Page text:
It was in this moment I knew, what she meant when she told me to float.
Here, in this church, pews lined with those who had been cheering us on, I felt myself float.
And as we vowed to have and to hold, in sickness and in health, a rush of our heavenly father’s love enveloped us.
A love I thought I needed to earn; one that couldn’t possibly be meant for this broken, sometimes bitter, woman.
But, yet I stood with this man, too impossibly good for words to describe, in front of six ecstatic girls pledging to walk with him forever. The father’s love for us palpable.
It happened because I said yes.
When feelings lay heavy on my heart to become Catholic, I said yes.
When he whispered in my ear that if a relationship was of his design, it demanded more, I let the old fall away and said yes to the new.
When my daughters said it was time for Momma to fall in love, I said yes to the trying which lead to those three new precious souls running into my arms and the subsequent yes to all that loving.
And when he called me to float down that aisle to the man in the gray suit who was pledging to become one with me, I listened.
I said yes.
And I floated.
It is a fairytale.
Not the kind of hallmark movies or a Nicholas Sparks novels.
It’s our heavenly father’s version of happily ever after.
A fairytale born out of stretching and growing, missteps and heartache. Building blocks on a journey that brought us to this day.
No glass slippers, just a belief that a desire born of the heart was God’s whisper; his calling that marriage was a part of his plan for us.
Sometimes a momma’s heart just hurts.
There are things she cannot fix with kisses or hugs.
Little girls growing pains, stretching that at times feels unbearable.
The urge as a parent is to fix it, yet fixing isn’t what she asks of me.
I listen and hold back the words, refrain from spewing all sorts of advice. And in the holding back learn that parenting is sometimes best done in silence.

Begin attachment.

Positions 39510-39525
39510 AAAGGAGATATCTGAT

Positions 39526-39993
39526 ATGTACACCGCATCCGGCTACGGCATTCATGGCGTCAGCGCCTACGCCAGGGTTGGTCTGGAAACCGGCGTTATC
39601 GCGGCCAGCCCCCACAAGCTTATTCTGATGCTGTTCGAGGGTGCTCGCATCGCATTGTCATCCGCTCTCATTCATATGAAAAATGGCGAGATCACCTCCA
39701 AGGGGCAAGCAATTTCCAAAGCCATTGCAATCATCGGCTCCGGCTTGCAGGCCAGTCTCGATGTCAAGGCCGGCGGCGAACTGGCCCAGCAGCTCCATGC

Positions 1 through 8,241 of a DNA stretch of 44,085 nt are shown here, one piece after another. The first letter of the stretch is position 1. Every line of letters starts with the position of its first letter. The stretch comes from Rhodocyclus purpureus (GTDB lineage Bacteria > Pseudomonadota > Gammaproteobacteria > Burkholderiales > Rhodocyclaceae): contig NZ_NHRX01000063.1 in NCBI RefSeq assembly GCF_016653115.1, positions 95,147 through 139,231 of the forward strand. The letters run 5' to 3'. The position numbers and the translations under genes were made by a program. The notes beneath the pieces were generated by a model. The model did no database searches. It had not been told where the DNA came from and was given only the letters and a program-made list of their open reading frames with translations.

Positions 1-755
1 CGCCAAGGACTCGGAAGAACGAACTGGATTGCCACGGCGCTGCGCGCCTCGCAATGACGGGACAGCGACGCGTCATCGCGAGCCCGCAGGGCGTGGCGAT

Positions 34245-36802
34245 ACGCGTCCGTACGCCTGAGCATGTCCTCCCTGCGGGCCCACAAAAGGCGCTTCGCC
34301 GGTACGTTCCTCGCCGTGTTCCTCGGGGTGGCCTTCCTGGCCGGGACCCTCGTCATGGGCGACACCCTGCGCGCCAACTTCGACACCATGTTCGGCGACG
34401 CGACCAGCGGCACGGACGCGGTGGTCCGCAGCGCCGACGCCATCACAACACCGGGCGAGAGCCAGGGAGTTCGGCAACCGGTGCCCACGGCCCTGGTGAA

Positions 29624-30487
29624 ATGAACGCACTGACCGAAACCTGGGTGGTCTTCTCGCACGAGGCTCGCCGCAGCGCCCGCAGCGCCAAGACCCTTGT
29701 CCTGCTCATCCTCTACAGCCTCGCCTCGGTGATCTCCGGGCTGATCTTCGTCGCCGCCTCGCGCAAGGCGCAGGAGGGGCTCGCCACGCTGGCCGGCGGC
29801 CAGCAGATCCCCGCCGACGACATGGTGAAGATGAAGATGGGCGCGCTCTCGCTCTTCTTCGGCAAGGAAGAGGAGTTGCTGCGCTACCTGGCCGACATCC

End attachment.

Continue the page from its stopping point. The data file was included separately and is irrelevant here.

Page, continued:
This transition from child to young adult is about learning to sift through the quicksands of life on one’s own.
So I will sit, make up excuses to take her for morning coffee and steal hugs when she passes me in the hall. This time I cannot make it all o.k. but I can hold the hurt in my hands and blanket her in love.
Dear Ellery Jane,
Wow did this year just fly.
I look at you, sound asleep in my bed, and I still see remnants of my newborn.
Seven years ago you emerged on the scene, eager to take your seat at the table.
Life instantaneously became more interesting with you in it.
You are full of big words and big ideas.
You are passionate.
You are hilarious.
I am so proud of the person you are becoming.
This year will be full of change. We talk about that a lot don’t we?
Do me a favor baby girl- keep talking.
Keep using your voice to tell us how you feel.
Those feelings are real, they are valid and they deserve to be heard.
I can’t wait to watch the next twelve months unfold for you.
Thank you for the happy you bring to our family.
Happy birthday my beautiful girl.
P.S.- Your favorite part. I gave you a sneak peek earlier this week.
This year’s birthday song.
It was wrapped in layers of tissue.
Purging led to its discovery.
The girls couldn’t have been more delighted by the appearance.
The dress a 22-year-old girl wore to wed her beau,
now worn by the next generation during a nighttime game of dress up.
They twirled and spun and looked more first communion than wedding day.
And as laughter filled the house, smiles in honor of the dance that brought us here.
“Wake me up in the middle of the night Momma”.
What she really means is when the sky is dark, grab me from my bed, wrap me in a blanket and cuddle me on the couch.
Before sissy’s wake up, homework needs completed and breakfasts are made, in your arms give me moments of quiet slumber.
A tradition started soon after her daddy moved out.
My alarm clock would ring at 4:45am and the treadmill would beckon.